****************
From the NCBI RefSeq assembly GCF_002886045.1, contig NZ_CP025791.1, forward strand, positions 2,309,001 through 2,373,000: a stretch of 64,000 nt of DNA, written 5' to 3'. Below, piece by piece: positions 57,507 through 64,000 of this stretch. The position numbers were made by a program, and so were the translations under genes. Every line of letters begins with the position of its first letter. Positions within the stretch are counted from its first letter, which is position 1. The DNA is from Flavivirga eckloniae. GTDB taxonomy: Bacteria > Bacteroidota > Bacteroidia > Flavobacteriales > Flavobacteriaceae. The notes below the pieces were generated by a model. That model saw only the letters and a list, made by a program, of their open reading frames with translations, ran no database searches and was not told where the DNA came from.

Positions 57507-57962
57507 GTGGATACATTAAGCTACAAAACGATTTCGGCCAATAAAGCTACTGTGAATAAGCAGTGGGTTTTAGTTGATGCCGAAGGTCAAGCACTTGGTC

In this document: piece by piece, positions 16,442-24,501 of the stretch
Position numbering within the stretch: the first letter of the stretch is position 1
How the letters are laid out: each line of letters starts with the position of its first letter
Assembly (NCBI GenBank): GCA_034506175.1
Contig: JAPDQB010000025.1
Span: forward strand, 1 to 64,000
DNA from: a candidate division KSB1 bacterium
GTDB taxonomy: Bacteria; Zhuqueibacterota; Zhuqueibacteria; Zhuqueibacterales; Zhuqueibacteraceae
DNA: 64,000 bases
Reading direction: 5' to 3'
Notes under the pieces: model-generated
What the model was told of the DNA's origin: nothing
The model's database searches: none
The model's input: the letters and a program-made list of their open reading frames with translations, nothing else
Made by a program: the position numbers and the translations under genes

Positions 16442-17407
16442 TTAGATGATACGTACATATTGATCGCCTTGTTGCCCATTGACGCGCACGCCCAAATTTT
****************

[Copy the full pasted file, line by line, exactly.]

From the NCBI RefSeq assembly GCF_002886045.1, contig NZ_CP025791.1, forward strand, positions 2,309,001 through 2,373,000: a stretch of 64,000 nt of DNA, written 5' to 3'. Below, piece by piece: positions 57,507 through 64,000 of this stretch. The position numbers were made by a program, and so were the translations under genes. Every line of letters begins with the position of its first letter. Positions within the stretch are counted from its first letter, which is position 1. The DNA is from Flavivirga eckloniae. GTDB taxonomy: Bacteria > Bacteroidota > Bacteroidia > Flavobacteriales > Flavobacteriaceae. The notes below the pieces were generated by a model. That model saw only the letters and a list, made by a program, of their open reading frames with translations, ran no database searches and was not told where the DNA came from.

Positions 57507-57962
57507 GTGGATACATTAAGCTACAAAACGATTTCGGCCAATAAAGCTACTGTGAATAAGCAGTGGGTTTTAGTTGATGCCGAAGGTCAAGCACTTGGTC

In this document: piece by piece, positions 16,442-24,501 of the stretch
Position numbering within the stretch: the first letter of the stretch is position 1
How the letters are laid out: each line of letters starts with the position of its first letter
Assembly (NCBI GenBank): GCA_034506175.1
Contig: JAPDQB010000025.1
Span: forward strand, 1 to 64,000
DNA from: a candidate division KSB1 bacterium
GTDB taxonomy: Bacteria; Zhuqueibacterota; Zhuqueibacteria; Zhuqueibacterales; Zhuqueibacteraceae
DNA: 64,000 bases
Reading direction: 5' to 3'
Notes under the pieces: model-generated
What the model was told of the DNA's origin: nothing
The model's database searches: none
The model's input: the letters and a program-made list of their open reading frames with translations, nothing else
Made by a program: the position numbers and the translations under genes

Positions 16442-17407
16442 TTAGATGATACGTACATATTGATCGCCTTGTTGCCCATTGACGCGCACGCCCAAATTTT